It was a pleasure to have Don Henderson and his wife stop by for a cup of coffee last week. He had called the prior week to let me know he was scheduled to be in town. Don is with the Missouri 4-H Foundation and had served as director prior to going part time.
He brought me up to date on many of my former co-workers and others active in Missouri 4-H.
It was good to get the reports as it was good working with them during my career in extension. He also discussed some of the things that the foundation is accomplishing and they are great accomplishments.
He left a copy of the University of Missouri 4-H Center for Youth Development 2007 Annual Report. The report is only a snapshot of the 4-H program and what I am sharing with you from the report is only a snapshot of the report.
As the only youth program affiliated with the university, 4-H brings both the content and the science of youth development to the citizens of Missouri. According to Dr. Ina Metzger Linville, interim director, University of Missouri 4-H Center for Youth Development, 4-H reaches one in 10 young people, ages 5 to 18.
In the report she said, "America is facing a significant challenge. Young people will need science, engineering and technology skills to compete in the global economy. MU Extension 4-H is meeting this challenge. More than 40,000 youth were enrolled in SET activities. Whether it is learning about plant or animal sciences, the environment, robotics, digital media, or family and consumer sciences, young people gain competence with hands on experiences.
"Volunteers are essential. Last year, 11,385 volunteers gave their time and talents to MU Extension 4-H programs. Using a conservative estimate of 208 hours per volunteer, their contributions are valued at $38 million, according to the Independent Sector."
It is always interesting to see the enrollments by projects. Projects listed on the top 10 may come as a surprise to many. The project in 2007 with the greatest enrollment for the year was shooting sports with 5,208 members. The other project in the top 10 were as follows, arts and crafts, horsemanship, photography, beef, foods, swine, wood science, cake decorating and clothing construction. There were 2,386 enrolled in the clover kids project.
A group of 4-H members are involved in the Columbia area with a Habitat for Humanity project. Eleven teens are tackling interior design, energy efficiency, landscaping, nutrition and other areas with the help of University of Missouri Extension faculty.
At Lamar High School, 16 students are more aware of the government, business and social sectors of their community after participating in the youth EXCEL Leadership 101 program. These teens are involved in making Lamar a better place to live. This is an example of how leadership activities encourage 4-H'ers to participate in their communities.
4-Hers gain invaluable hands-on experience from learning by doing. An example of this is that 4-H members learn the value of personal integrity by producing a quality product. Those enrolled in food production projects, including beef and dairy cattle, sheep, swine, dairy and meat goats, rabbits and poultry must complete Show Me Quality Assurance certification by this June. More than 2,600 members have completed the certification. The hands-on training includes topics, such as managing medication, administering injections, and space and water needs.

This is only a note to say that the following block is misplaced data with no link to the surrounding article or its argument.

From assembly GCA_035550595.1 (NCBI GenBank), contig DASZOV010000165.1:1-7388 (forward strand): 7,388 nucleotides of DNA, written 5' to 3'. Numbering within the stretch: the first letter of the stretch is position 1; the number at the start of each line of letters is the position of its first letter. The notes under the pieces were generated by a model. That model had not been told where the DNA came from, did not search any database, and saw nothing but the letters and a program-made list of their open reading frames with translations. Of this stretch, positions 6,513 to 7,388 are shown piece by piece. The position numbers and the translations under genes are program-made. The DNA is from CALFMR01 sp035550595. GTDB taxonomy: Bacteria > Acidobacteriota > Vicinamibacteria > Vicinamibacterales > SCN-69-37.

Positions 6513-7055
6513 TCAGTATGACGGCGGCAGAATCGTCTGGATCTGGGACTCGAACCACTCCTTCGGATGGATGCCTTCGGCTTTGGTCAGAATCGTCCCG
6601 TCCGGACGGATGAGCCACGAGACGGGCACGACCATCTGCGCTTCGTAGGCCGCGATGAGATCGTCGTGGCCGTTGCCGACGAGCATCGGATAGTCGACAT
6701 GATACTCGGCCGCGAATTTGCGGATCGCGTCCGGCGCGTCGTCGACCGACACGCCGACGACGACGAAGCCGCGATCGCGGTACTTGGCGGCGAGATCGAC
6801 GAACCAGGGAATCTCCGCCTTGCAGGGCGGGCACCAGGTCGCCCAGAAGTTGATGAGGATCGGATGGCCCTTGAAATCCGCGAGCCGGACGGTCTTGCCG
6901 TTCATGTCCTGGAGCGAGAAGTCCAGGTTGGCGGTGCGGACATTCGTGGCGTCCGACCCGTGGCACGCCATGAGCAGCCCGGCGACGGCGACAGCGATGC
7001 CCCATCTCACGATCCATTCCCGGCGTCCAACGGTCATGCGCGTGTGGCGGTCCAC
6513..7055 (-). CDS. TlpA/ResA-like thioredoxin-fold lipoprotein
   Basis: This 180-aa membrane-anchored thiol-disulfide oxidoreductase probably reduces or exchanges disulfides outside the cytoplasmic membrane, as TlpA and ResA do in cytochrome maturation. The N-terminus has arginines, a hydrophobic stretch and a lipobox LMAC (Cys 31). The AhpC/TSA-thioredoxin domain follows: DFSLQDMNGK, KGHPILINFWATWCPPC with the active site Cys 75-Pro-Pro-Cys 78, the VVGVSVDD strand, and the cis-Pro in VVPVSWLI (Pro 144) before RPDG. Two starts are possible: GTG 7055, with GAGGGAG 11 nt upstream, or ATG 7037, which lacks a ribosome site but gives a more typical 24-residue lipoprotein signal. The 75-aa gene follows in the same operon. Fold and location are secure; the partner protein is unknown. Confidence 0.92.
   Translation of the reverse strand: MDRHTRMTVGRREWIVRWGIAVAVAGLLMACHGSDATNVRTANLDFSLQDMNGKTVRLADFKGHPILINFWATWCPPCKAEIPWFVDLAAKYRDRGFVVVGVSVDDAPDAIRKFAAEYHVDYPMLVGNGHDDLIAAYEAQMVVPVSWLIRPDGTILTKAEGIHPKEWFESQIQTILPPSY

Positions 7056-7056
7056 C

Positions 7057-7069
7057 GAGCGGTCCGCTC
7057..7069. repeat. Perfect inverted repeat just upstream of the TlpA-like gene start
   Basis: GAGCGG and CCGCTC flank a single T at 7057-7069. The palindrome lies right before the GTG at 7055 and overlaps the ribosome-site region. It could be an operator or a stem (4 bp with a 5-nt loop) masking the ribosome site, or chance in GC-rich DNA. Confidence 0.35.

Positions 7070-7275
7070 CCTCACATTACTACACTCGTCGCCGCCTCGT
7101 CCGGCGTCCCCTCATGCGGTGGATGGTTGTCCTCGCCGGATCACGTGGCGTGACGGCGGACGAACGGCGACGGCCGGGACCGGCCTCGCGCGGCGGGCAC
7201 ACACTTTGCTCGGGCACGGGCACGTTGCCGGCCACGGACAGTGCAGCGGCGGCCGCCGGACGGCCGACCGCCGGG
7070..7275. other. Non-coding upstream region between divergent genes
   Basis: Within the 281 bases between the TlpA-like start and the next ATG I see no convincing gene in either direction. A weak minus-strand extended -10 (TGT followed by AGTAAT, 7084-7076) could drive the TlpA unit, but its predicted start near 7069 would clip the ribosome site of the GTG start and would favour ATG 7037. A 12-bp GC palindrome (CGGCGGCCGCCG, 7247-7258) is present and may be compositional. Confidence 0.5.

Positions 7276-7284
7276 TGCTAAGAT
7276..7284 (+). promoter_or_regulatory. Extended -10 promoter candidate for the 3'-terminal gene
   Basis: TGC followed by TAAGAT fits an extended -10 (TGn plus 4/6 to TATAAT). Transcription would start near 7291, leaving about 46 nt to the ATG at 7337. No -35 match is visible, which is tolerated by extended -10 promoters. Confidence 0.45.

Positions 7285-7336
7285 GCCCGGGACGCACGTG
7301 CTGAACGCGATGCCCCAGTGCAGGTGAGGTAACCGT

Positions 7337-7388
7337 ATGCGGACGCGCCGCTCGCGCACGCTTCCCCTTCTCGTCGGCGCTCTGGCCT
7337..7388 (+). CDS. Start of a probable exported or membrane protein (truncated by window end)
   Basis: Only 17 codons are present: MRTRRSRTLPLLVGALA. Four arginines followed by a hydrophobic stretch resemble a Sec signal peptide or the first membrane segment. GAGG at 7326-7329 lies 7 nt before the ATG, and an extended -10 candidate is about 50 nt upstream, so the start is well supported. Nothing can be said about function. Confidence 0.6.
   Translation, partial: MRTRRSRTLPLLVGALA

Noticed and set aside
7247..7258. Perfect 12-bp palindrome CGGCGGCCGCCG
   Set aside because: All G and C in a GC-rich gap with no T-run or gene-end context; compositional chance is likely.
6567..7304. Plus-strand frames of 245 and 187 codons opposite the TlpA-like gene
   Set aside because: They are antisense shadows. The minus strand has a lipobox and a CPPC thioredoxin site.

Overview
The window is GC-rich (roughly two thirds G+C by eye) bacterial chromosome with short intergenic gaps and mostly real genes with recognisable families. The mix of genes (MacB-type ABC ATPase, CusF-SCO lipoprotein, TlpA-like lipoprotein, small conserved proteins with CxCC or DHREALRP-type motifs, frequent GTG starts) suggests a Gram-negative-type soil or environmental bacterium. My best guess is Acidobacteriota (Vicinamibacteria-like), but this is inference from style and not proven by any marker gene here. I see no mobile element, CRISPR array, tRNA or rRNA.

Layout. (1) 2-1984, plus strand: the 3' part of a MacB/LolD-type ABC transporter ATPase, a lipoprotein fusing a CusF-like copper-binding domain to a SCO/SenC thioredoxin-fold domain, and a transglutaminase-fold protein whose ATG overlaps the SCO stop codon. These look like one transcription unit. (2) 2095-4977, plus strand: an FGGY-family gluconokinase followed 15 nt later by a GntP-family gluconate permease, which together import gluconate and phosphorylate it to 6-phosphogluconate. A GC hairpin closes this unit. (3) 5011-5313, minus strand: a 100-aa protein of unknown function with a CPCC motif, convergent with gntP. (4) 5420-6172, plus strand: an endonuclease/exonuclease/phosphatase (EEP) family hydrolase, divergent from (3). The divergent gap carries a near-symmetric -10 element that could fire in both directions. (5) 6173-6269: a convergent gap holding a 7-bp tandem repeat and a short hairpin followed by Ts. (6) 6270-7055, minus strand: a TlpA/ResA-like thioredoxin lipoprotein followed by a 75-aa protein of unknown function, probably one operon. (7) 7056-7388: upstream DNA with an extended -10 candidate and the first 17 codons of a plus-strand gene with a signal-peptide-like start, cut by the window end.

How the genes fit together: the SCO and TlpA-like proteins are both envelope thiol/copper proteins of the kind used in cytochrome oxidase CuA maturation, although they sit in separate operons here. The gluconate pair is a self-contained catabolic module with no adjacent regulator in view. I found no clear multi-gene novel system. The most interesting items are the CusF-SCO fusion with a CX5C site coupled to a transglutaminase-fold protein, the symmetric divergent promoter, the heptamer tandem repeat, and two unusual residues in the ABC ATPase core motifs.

Photography has become a popular 4-H project, allowing members on express their creativity and share their work with others as in the 2008 Nationwide Insurance calendar.
The State 4-H Council has blazed a new path by working hard to strengthen local ties by launching new initiative -- Missouri Youth 4-H Network. More than 2,000 volunteers have completed a new training program, which provides tools for working successfully with 4-H members. Members of 4-H were almost twice as likely to report spending time out of school on science and technology according to preliminary findings from the national 4-H Study of Positive Youth Development.
An important partner in the 4-H program is the Missouri 4-H Foundation. The board consists of dedicated members and through the foundation private funding, for a number of programs and scholarships is provided.
Robert E. "Bud" Hertzog, chairman says, "The Missouri 4-H Foundation continues to make significant progress in taking the Foundation in a new direction that will help us to grow and support 4-H members for generations to come, our foundation staff is a strong and committed group who continue to set new goals, and seek new opportunities to ensure our success. At a fast pace, we have made great strides."
Listed among those investing in the foundation this past year from this area are the Vernon County 4-H Council, the Sac Osage Electric Cooperative, and West Point 4-H Club. Also listed is a former leader of the Walker 4-H Club and a long time supporter, Opal M. Gould.
Investing in the Missouri 4-H Foundation is a good way to invest in youth.
Additional information about the Missouri 4-H Foundation may be obtained by calling toll-free in Missouri (800) 642-8041.
The Web site is 4h.missouri.edu.